A pin for this purpose does come with the handset, an interesting feature that by default is a covering for the 3.5mm headset jack located on the left side.
The microUSB port, meanwhile, sits at the very top of the handset.
Like many people, we love to be surprised, and several weeks ago when Huawei announced to the world that it had made the world’s slimmest handset, we were surprised.
Surprised and intrigued, though, as Huawei has certainly proved to us before that the brand has what it takes to make quality, so we were keen to see if this phone could be one that we would want to own.
Looking at the handset, it’s hard not to see the inspiration from Apple.
Regardless of what team designed this at Huawei, there is an obvious nod to the iPhone, noticeable in the brushed aluminium frame, the cut black lines in that frame along the top, the camera position on the back, and the Emotion interface Huawei has built which relies on pages of icons similar to the iPhone.
When you pick up the Ascend P6, it’s hard not to notice that slim design.
Even though there are obviously sides to this phone, the thickness – or lack thereof – is insanely noticeable. Even the imprint this slim handset has on your pants pocket will be seen, as it just sort of blends in, without protruding so far that it makes you look like you’re carrying a brick in your pocket.
Despite the lovely thin design, Huawei has made some interesting choices here, such as the soft curved bottom, which feels like it should be at the top, and the hard edged top with its microUSB port, which feels like it should be at the bottom.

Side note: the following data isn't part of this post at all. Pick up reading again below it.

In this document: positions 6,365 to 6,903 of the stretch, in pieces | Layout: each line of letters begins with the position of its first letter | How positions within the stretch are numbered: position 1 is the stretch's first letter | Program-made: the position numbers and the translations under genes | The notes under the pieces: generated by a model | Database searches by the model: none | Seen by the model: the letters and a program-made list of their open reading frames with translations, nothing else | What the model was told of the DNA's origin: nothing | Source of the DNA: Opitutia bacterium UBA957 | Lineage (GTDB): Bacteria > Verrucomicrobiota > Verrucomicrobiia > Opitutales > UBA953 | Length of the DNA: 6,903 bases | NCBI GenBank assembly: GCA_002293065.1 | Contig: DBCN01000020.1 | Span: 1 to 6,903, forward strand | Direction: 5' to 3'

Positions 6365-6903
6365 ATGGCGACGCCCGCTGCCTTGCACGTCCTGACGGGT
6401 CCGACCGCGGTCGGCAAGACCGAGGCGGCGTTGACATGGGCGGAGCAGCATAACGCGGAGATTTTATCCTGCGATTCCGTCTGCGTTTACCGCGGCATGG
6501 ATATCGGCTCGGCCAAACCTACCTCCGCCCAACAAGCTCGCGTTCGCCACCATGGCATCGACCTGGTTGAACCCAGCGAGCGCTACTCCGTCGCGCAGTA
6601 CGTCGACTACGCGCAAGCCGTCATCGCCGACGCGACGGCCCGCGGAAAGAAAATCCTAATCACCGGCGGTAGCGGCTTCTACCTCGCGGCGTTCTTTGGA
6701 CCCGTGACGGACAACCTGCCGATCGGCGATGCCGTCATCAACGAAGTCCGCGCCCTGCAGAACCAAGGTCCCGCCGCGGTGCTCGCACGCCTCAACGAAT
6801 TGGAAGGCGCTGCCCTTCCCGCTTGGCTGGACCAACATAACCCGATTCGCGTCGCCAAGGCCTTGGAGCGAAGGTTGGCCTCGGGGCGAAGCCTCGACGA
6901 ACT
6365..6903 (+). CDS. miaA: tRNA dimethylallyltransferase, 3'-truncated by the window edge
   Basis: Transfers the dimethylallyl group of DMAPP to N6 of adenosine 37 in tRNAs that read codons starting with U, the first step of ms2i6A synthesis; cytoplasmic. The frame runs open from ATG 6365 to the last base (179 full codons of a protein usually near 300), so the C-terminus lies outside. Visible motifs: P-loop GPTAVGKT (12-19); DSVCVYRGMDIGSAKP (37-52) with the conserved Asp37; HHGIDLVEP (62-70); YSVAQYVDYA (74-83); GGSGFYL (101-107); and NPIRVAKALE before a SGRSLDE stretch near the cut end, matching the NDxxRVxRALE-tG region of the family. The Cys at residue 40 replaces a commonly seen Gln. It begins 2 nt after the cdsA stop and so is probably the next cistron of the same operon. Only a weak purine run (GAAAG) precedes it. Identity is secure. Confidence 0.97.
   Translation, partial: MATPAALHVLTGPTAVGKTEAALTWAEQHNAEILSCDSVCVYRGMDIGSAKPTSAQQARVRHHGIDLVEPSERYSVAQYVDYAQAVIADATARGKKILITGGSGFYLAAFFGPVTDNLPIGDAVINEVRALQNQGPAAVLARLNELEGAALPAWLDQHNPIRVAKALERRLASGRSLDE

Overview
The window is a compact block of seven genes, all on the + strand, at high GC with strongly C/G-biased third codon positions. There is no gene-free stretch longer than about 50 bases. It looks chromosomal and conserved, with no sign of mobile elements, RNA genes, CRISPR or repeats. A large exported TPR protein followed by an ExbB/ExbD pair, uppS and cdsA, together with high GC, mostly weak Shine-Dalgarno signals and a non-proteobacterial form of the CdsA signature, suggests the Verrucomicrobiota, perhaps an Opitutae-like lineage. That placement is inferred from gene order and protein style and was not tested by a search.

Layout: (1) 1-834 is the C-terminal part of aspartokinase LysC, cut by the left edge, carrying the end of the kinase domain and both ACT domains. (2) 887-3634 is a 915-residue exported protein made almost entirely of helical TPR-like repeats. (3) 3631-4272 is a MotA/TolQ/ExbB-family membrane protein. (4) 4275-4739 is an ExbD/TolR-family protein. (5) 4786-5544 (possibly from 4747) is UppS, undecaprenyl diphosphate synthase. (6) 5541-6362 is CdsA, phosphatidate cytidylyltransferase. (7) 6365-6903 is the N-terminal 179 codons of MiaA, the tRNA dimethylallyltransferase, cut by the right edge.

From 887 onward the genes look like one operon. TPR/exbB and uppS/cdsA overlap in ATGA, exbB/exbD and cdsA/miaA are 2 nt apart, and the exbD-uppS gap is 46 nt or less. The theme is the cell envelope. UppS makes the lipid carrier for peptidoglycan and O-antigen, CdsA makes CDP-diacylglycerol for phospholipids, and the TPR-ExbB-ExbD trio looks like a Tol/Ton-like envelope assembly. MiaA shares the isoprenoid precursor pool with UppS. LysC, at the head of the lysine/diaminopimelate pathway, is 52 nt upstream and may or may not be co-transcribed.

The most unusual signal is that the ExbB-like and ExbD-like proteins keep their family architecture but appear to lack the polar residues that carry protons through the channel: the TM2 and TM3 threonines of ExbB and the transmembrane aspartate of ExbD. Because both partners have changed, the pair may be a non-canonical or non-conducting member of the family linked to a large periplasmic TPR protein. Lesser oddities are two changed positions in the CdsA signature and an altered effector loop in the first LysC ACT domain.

The screen is nice to look at, and even though it’s not the high-end Full HD displays flagship models are boasting this year, it’s still a great screen.
More surprising than anything is the 3.5mm headset jack, which actually sits on the side, and makes it a touch cumbersome to hold and use the handset while headphones are plugged in.
That said, we’ll get stuck into the interface and usability of the phone, because that’s what matters.
With no soft buttons, Huawei is keeping Android the way Google intended its control to be, and that’s by making the screen always display the back, home, and app switching buttons for you.
Using the phone is fairly easy, and if you’re new to Android or are coming from iOS, the switch is pretty easy, with a layout and look similar to what appears on Apple’s iPhone.
Your homescreens are your menus, and apps sit on these pages similar to the multiple screens on iOS, only with the added usefulness of widgets too.
Huawei has tried to make a homescreen widget be the main place for you to check the time, weather, and feature a couple of main contacts, which is a nice feature, though one you can send to the trash if you don’t need it.
Ultimately, there isn’t a lot of customisation you can do here, but if you like having a homescreen be the one main place to check your information, it can be handy.